Therapists

What is stammering?

A quick reminder for therapists

We tend to talk about stammering in the UK while elsewhere it is called stuttering. Stammering has overt (outward) features and covert (hidden or inwardly-experienced) features.

Outward features

A child who stammers may:

  • repeat whole words, e.g. “and, and, and, then I left”
  • repeat single sounds or syllables, e.g. “c-c-come h-h-here mu-mu-mummy”
  • prolong or stretch sounds, e.g. “sssssssometimes I go out”
  • block, where the mouth is in position, but no sound comes out
  • look as though they are tensing up or pushing hard. Often this can be seen around the eyes, nose, lips or neck but it can be seen anywhere in the body
  • try to physically push the word out by making other movements. e.g. stamping a foot, shifting body position, nodding their head or jerking their head to one side, screwing up their eyes, tapping with a finger against something, clenching a fist or making other gestures with their hands
  • do things because they are feeling self-conscious about stammering, e.g. looking down or away or covering their mouth
  • breathe in an unusual way i.e. hold their breath while speaking, talk to the end of their breath and then take a gasp, or take an exaggerated breath before speaking (This sometimes happens because a child has been told to take a deep breath

Covert features

A child who stammers may, or may not:

  • feel anxious, worried, frustrated, self-conscious, embarrassed, ashamed, angry or even guilty about stammering
  • think that they shouldn’t stammer because people don’t like it
  • worry about how people will react if they stammer
  • worry about what people will think of them if they stammer
  • develop the idea that they are not good at talking
  • avoid words that they worry they will get stuck on by choosing a different word. You may see that they start to say one word and switch to something else (i.e. “I played with my br- (brother)… best friend on Saturday”). Quite often you can’t see it because they arrange their sentence beforehand so it only contains safe words. This can mean that they sound a bit long-winded or unclear in the point that they are making.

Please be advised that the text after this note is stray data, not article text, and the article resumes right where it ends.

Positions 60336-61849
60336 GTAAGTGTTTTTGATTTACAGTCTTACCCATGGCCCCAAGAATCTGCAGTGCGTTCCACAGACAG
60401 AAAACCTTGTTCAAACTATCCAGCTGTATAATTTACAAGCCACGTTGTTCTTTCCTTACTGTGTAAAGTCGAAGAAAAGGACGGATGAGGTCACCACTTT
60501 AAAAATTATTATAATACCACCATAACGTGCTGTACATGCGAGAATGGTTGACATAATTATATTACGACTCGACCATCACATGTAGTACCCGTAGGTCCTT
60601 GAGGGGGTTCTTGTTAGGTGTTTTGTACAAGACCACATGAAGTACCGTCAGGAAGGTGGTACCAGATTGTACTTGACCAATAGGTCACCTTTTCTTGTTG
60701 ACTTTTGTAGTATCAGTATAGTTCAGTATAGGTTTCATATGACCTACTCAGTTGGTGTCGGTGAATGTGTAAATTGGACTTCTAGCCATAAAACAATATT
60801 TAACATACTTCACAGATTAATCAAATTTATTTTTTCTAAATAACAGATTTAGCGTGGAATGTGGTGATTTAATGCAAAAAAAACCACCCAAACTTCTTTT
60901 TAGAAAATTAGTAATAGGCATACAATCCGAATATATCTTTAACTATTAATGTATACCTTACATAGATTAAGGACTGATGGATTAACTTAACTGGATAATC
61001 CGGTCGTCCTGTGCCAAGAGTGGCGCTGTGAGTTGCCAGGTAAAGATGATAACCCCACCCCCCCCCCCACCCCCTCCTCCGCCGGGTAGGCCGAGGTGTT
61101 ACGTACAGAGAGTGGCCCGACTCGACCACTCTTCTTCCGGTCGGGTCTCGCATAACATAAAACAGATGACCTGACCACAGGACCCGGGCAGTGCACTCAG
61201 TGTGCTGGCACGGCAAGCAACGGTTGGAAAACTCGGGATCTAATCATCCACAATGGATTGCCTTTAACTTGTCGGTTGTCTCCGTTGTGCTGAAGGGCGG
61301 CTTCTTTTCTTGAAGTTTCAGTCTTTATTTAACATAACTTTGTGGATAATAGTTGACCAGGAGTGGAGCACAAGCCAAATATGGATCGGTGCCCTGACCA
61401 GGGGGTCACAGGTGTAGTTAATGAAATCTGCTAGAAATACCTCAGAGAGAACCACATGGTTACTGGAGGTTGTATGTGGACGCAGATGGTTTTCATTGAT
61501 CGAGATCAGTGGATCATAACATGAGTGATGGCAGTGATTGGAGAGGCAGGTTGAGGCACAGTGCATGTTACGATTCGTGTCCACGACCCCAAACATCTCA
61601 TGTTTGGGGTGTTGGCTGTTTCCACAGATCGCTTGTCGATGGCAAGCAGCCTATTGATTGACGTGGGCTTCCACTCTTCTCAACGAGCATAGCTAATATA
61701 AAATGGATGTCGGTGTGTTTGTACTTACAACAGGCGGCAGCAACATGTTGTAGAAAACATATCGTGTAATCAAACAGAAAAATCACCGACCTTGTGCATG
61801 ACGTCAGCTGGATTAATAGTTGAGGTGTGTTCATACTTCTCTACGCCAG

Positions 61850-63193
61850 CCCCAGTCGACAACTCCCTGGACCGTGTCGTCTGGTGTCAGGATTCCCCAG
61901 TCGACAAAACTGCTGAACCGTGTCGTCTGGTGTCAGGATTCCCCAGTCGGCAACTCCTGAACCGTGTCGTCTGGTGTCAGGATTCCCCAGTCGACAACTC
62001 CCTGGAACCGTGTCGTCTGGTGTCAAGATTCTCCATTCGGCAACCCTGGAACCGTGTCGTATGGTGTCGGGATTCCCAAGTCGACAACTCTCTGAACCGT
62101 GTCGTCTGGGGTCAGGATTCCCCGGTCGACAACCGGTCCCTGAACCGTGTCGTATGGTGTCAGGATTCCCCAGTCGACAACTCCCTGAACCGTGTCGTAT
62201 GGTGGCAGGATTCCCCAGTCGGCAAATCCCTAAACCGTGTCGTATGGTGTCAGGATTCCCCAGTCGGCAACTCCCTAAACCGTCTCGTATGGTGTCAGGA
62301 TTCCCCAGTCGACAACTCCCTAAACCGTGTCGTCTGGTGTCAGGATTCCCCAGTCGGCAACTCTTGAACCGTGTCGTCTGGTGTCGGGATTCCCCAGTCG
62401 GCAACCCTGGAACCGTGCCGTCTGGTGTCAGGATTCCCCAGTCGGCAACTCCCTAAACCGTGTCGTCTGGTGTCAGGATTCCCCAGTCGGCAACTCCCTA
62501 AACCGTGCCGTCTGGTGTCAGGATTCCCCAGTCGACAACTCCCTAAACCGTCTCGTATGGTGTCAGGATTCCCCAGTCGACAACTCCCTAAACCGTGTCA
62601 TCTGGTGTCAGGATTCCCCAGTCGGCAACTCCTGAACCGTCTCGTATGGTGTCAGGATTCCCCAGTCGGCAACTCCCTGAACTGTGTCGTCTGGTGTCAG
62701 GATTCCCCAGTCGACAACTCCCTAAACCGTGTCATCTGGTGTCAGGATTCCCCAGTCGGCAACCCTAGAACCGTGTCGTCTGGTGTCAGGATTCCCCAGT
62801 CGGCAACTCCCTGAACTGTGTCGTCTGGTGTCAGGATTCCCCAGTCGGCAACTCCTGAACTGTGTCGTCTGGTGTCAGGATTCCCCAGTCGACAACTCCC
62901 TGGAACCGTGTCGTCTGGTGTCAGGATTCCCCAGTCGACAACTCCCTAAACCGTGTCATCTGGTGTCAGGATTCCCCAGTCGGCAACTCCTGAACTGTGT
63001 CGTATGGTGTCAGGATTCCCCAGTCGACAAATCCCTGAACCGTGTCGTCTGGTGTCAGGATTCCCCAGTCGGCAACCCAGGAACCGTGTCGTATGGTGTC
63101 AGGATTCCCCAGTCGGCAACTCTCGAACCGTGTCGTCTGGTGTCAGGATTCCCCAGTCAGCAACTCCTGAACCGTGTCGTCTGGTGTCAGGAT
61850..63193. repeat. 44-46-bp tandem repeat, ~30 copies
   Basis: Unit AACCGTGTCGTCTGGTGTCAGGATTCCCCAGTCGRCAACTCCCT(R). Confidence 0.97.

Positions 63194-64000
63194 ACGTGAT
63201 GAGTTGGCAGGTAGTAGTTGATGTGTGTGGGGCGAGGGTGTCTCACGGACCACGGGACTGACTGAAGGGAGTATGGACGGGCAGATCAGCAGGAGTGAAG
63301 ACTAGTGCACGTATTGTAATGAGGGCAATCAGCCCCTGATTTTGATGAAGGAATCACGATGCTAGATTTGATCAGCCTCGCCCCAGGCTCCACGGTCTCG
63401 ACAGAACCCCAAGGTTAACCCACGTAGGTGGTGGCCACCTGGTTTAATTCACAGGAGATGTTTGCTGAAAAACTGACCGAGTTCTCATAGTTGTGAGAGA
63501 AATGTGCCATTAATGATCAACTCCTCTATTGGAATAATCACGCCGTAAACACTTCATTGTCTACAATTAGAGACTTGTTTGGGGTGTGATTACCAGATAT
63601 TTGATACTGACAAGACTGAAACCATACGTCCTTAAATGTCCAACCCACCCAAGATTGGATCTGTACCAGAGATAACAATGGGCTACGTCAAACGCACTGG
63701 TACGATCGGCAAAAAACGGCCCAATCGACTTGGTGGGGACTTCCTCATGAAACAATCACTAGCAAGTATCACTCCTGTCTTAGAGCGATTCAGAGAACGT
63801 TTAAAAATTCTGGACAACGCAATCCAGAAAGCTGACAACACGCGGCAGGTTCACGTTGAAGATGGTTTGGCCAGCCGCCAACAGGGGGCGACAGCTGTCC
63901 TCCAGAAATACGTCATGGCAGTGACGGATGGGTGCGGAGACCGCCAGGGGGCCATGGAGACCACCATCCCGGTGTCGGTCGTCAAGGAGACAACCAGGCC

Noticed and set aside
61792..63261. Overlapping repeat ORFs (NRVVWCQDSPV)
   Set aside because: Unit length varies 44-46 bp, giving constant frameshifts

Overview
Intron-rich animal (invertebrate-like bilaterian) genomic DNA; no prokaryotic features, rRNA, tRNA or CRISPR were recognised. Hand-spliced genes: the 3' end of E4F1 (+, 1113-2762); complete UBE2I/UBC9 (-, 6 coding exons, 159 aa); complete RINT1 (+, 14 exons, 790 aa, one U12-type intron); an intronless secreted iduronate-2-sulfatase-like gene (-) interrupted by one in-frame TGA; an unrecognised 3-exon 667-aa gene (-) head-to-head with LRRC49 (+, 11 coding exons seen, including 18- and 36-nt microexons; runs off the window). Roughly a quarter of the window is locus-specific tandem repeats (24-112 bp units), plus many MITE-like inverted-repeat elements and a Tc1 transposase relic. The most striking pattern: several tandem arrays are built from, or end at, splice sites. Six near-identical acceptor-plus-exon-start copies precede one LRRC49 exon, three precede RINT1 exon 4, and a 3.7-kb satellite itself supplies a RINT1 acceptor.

• avoid speaking. There are many ways that children may do this, including saying “I’ve forgotten” or “It doesn’t matter”, not putting their hand up when they know the answer, or just saying as little as possible. Saying names can be especially hard for children who stammer because there is no alternative word that they can use.
  • avoid some speaking situations, either by not volunteering, by saying they don’t want to do something, by hanging back or not joining in, or by asking someone to speak for them. Difficult situations can be asking or answering questions in class, speaking in assembly, answering the register, saying your name, talking to anyone in authority (especially if you’re in trouble!), speaking to groups of people or speaking to someone they don’t really know, like asking for something in a restaurant or shop.

Clinical reminders

We might not see much stammering at assessment

In clinic we often do not see a client’s stammer as they experience it as other times. It is helpful to reassure parents or clients that we understand the variability of stammering so they are not worrying that it all depends on how much stammering we see on the day.

We need to enquire about, and understand, covert as well as overt aspects of stammering. Measuring the impact of stammering in terms of its’ covert features is more important than measuring the amount that someone stammers in clinic.

Be prepared to assess covert features of stammering

If you do not have questionnaires such as the OASES, Kiddycat or CAT then discuss this with your manager.

You can download the Palin Parent-Rating Scales for free. This is an online questionnaire completed by parents. Go to our resources section to register.

Stammering affects parents too

Spend enough time with parents to understand the worries that they may have for their child (current or future) and their own emotions related to their child’s stammer.

Therapists
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“The MPC ACT course has had an immediate impact on my practice as an SLT working with young people with a stammer. All the practical activities meant that I was able to implement elements of this approach literally the next day with empowering results for my teenage clients. Its emphasis on acceptance makes it an important resource for all therapists and essential for those working with people who stammer.”

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